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WOODS ‘N’ WATER: This winter, be ‘open’ to the options

WOODS ‘N’ WATER: This winter, be ‘open’ to the options


Prompted by some photos in the Meriden R-J last Friday of Wallingford resident Duke Millican fishing at Wharton Brook State Park, I wondered if any other anglers were taking advantage of the open water we are experiencing so far this month.

So I took my Darlin’ Edna and our 10-pound barking terror “Charlie” for a ride to check things out.

Not surprisingly, there were some fishermen at Black Pond fishing for trout from the shoreline, and why not? Black Pond is always stocked with trout in the fall of the year to give those who like icefishing something to fish for.

The problem, of course, is that so far there has been no ice to fish upon. In fact, there were a couple of hardy fishermen in a boat on Black Pond the day I stopped by.

From Black Pond we took a spin by Lake Beseck, and would you believe there was a boat on the water there?

Just for the heck of it, I then took a ride up to Powder Ridge and there were a bunch of skiers enjoying the slopes on man-made snow.

Just what in the heck is going on with the weather so far this year? Sportsmen fishing open water and only about a mile away others are enjoying a day of skiing at Powder Ridge.

Hey, I’m not complaining, but I do know that there are some icefishermen chomping at the bit to get enough ice to fish on.

The only problem is that with the passing of each day without ice and the days now starting to get longer, it is going to take a really big cold spell to make the ice safe enough to go out on.

Every year there are tales of some unfortunate souls losing their lives by going through ice that they presumed was safe.

I think that this will be even truer this year because of the extreme difference in weather we have been experiencing.

Knowing that this scenario can change in the blink of an eye, especially here in Connecticut, I figure that this would be a good time to give those who fish the open water in winter and those who can’t wait to get onto the ice something to think about.

If the water does stay open and you are on a boat, canoe or kayak, make sure you are wearing a PFD (personal floatation device, a.k.a. life preserver). Right now, even without the ice, the water is cold enough to kill you in a short time if you should go in.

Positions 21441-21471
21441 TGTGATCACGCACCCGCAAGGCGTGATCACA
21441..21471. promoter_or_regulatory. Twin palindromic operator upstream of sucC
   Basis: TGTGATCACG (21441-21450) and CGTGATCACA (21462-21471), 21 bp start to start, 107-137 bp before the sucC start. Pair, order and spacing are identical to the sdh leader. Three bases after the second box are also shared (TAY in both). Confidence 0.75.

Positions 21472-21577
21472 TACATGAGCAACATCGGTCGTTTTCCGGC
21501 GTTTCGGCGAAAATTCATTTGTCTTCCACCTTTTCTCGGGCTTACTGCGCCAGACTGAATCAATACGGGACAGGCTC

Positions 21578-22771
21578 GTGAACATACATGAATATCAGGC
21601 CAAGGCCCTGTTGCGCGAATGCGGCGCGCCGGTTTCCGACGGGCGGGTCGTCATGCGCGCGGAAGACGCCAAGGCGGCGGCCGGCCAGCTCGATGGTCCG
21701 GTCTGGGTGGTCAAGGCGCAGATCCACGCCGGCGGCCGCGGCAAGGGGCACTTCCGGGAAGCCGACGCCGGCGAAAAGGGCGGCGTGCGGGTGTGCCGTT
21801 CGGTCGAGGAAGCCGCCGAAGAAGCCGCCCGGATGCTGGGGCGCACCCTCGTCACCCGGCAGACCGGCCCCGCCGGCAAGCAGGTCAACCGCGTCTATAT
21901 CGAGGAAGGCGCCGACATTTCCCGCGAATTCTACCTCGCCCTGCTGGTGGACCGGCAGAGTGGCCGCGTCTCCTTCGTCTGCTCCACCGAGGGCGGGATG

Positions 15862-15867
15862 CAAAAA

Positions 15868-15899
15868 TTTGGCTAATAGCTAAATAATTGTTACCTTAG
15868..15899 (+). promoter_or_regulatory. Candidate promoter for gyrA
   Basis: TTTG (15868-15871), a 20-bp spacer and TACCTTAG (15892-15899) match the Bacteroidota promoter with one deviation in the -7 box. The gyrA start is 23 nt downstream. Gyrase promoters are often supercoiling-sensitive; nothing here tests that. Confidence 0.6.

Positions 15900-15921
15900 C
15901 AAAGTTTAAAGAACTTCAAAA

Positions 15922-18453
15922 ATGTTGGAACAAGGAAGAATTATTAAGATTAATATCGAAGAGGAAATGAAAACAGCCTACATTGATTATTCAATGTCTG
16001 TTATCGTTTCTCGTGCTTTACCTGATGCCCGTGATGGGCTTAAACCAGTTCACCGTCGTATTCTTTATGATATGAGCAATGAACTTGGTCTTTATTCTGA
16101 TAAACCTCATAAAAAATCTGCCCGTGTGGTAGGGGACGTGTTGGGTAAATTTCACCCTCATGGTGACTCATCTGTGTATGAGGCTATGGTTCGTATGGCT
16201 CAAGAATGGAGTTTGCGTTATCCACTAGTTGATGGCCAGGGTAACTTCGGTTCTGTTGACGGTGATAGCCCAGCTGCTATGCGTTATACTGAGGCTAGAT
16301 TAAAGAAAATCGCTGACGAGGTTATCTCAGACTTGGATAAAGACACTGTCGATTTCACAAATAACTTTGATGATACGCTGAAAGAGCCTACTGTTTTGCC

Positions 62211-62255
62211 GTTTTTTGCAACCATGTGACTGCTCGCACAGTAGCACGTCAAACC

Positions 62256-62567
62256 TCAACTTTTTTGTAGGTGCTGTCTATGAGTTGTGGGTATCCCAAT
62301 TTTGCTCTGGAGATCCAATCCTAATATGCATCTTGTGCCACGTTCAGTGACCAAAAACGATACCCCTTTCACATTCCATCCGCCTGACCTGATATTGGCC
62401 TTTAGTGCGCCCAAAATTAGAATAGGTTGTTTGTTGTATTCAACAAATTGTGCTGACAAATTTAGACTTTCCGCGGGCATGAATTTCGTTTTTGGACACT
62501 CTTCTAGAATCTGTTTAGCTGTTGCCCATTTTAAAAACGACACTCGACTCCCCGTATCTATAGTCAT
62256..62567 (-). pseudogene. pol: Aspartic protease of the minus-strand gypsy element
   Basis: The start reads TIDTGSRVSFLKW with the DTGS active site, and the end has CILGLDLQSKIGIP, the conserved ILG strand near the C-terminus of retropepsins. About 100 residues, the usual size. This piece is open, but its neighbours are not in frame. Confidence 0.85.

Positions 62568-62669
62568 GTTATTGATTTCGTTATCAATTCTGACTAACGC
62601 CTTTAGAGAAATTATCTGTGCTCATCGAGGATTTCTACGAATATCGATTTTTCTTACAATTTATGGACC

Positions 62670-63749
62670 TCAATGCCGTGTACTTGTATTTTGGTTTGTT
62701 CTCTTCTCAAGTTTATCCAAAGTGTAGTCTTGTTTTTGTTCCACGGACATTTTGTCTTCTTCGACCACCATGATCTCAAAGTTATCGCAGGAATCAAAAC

As for the ice fishermen, IF we get enough cold weather to make the ice safe enough to go out on, caution should still be the watchword. The bottom line is ICE IS NEVER 100% SAFE!

There are all kinds of charts regarding safe ice thickness, but they are put out with perfect weather in mind. Also, they are talking about clear blue/black ice on lakes and ponds.

A chart that I am looking at says 3 inches of ice is safe for a single person on foot and 4 inches is safe for a group in single file.

Again, don’t forget they are talking about clear ice, not an ice that is formed by snow and cold weather.

More information on the ice chart says 7.5 inches is safe for a passenger car (2-ton gross) and 8 inches safe for a light truck (2.5 tons gross). The list goes on all the way up to 36 inches holding up to 110 tons gross.

Thankfully, here in Connecticut, it is ILLEGAL to drive onto the ice with your vehicle. I say this because, even in the coldest weather, the entire surface of a body of water can’t be 100 percent safe!

Over the years, I have fished Gardner Lake in Salem through the ice and, while we were fishing through 6 inches of ice, there was open water that was playing host to a flock of Canada geese.

And one of my favorite examples of just how fickle ice can be is worth repeating for some of the more daring fishermen in our area.

I fished the north portion of Gardner Lake one winter with friends Ted Kittredge and Norm Van Cor. The ice we were on was pretty thick and we had a ball chasing flags that day.

After a whole week of cold weather, we returned for some more icefishing fun and were treated to a jaw-dropping view. The area we had fished on was now open water!

To this day, I have no idea how it happened, but it has made me VERY aware of how fast things can change in our outdoors.

In another incident, my brother Paul, who resides in Vermont, returned to one of the lakes that he had driven onto for some icefishing and saw a bunch of folks standing on the shore gazing out at a pickup truck that had broken through the ice.

Still don’t believe me? On the day of a perch fishing derby up in New York, the ice was covered with a heavy blanket of snow. A good Samaritan with a brand-new pickup truck and plow decided to clear some of the snow away to make it easier for the fishermen.

His vehicle broke completely through the ice.

For myself, having gone through the ice a couple of times, I began to treat the sport of icefishing with a bit of caution and wisdom. I did not like going out onto a body of frozen water alone and felt more comfortable on the ice when others were out there before me.

A word of caution when going out onto the ice: test the ice as you go by chopping a few holes. The worst-case scenario is new ice with a fresh blanket of snow on it. There is no way you can read the ice.

In the meantime, if Ma Nature wants to give us some open water fishing, take advantage of it. Fishing is supposed to be fun, there is no fish worth dying for. Stay safe!

See ya’ and God Bless America and watch over our troops, police, firefighters, and first responders wherever they may be serving this great country of ours.